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$X, Y_1, Y_2$ are random variables with (possibly) different finite alphabets. For given conditional probability mass functions $\mathbb{P}(Y_1|X)$ and $\mathbb{P}(Y_2|X)$, is it always possible to find joint conditional probabilities $\mathbb{P}(Y_1, Y_2|X)$ such that $X\rightarrow Y_1\rightarrow Y_2$ is a Markov chain? Outline the procedure please. The set of joint probabilities need not be unique, but is at least one set guaranteed to exist?

P. S. The problem is basically taken from the context of broadcast channel capacity where I am trying to prove that any two user scalar broadcast channel can be converted to an equivalent degraded channel. I tried my best to present it in a way so that someone not familiar with information theory can appreciate the problem. Let me know if I left anything unclear.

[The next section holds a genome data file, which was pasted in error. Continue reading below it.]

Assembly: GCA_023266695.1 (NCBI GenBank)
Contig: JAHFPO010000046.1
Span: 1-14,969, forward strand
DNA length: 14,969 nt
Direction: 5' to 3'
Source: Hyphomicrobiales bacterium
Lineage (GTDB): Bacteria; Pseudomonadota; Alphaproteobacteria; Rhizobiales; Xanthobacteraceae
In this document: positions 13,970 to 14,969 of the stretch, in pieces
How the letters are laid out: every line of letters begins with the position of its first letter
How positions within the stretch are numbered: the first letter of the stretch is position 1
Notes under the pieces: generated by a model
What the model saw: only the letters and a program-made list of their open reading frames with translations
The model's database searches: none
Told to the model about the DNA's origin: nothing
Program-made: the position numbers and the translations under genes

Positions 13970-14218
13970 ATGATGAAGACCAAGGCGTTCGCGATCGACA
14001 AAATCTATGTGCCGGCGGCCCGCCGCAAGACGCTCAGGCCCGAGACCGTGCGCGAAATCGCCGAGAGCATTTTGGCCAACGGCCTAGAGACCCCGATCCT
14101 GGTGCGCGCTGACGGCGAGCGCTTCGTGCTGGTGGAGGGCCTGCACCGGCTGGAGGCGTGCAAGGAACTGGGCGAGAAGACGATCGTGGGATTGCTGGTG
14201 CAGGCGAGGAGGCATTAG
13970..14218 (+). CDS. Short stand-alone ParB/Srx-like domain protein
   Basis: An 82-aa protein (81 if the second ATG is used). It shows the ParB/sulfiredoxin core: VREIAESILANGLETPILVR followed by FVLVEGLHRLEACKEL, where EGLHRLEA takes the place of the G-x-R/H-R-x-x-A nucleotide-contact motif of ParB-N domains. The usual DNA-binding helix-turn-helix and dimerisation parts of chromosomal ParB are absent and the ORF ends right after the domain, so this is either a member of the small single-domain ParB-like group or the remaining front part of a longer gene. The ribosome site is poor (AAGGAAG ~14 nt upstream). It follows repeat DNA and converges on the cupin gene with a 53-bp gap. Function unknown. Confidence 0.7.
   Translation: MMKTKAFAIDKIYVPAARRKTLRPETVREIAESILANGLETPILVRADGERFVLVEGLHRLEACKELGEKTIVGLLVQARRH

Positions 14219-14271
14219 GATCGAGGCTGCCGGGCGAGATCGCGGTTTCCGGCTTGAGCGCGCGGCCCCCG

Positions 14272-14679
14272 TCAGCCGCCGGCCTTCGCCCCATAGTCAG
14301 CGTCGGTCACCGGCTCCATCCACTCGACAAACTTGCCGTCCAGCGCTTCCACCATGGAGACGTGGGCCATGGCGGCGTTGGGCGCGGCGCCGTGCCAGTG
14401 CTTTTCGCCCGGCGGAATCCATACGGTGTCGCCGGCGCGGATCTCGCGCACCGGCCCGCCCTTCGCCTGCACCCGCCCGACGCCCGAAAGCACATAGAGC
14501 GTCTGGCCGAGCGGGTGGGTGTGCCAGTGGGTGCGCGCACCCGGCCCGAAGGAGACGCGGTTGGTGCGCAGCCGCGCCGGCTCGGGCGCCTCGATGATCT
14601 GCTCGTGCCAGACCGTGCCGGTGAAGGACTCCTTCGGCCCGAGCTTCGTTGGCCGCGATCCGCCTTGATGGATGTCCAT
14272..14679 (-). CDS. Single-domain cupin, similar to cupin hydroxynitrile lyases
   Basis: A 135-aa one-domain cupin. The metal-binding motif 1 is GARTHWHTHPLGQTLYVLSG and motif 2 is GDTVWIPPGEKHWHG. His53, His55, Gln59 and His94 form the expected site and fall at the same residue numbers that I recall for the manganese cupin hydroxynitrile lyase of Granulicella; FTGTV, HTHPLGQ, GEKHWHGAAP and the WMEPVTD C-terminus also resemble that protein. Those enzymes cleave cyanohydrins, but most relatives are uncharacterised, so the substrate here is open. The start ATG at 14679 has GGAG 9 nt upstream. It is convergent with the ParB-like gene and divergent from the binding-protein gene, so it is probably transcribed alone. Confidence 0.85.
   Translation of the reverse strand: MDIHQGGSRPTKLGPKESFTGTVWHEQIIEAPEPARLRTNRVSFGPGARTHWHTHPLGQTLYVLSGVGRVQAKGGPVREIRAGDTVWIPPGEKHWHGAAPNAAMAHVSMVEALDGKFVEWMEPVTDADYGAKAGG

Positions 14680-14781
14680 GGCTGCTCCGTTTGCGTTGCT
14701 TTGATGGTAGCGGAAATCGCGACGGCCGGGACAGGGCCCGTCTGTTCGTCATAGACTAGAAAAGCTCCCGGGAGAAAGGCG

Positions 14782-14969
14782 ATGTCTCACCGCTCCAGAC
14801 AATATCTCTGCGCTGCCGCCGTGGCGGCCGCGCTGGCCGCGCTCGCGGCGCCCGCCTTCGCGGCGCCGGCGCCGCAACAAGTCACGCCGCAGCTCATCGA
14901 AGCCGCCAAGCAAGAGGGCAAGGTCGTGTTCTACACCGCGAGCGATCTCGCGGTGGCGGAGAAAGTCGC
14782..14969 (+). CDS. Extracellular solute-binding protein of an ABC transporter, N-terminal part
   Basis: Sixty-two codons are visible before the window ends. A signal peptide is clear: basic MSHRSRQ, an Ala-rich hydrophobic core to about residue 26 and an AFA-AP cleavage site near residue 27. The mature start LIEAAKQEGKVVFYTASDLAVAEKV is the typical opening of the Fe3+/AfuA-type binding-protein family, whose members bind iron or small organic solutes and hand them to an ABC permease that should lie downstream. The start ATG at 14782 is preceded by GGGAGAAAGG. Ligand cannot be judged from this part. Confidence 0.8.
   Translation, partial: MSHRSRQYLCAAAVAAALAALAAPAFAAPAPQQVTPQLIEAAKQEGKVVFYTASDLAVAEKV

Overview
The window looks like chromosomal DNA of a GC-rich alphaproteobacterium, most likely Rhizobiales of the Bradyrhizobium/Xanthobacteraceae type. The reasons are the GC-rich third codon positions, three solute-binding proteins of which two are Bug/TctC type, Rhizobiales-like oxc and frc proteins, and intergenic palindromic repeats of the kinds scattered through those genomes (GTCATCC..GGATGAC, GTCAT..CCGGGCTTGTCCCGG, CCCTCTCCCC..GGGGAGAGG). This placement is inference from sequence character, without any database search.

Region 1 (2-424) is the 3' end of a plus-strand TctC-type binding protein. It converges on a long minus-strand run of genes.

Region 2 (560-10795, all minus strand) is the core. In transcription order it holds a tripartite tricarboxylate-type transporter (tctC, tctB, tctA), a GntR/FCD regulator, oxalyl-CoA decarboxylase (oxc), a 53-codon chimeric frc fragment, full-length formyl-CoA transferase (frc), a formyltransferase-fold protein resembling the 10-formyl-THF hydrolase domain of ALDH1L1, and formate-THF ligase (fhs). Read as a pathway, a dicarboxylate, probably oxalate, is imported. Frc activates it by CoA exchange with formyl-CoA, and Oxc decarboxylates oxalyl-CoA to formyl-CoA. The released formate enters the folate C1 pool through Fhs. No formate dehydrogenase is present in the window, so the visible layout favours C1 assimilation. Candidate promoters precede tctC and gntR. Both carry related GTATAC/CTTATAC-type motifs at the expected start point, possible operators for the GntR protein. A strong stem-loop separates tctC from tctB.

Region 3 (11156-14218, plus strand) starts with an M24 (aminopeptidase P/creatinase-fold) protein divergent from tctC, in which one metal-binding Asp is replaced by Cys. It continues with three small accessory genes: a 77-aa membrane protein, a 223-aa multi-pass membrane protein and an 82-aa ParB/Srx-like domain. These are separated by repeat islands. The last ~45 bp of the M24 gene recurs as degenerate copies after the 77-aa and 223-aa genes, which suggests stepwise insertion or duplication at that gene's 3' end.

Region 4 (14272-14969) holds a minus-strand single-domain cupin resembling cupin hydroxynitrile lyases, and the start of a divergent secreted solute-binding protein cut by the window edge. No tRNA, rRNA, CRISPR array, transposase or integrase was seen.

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Not always. For a slightly degenerate example, assume that $X$, $Y_1$ and $Y_2$ take values in $\{+,-\}$ with $Y_1=Y_2=+$ if $X=+$ and $Y_1=+$ and $Y_2=-$ if $X=-$.

The paths of the triple $(X,Y_1,Y_2)$ are $(+,+,+)$ and $(-,+,-)$ hence the distribution of $Y_2$ conditionally on $(X,Y_1)$ depends on $X$, that is, $(X,Y_1,Y_2)$ cannot be a Markov chain.

For a less degenerate example, assume that $Y_1$ conditionally on $X$ is $+$ with probability $1-p$ and $-$ with probability $p$, independently of $X$, and that $Y_2$ conditionally on $X$ is $X$ with probability $1-p$ and $-X$ with probability $p$. One can then check that, for every $p\ne\frac12$, the process $(X,Y_1,Y_2)$ cannot be made into a Markov chain.

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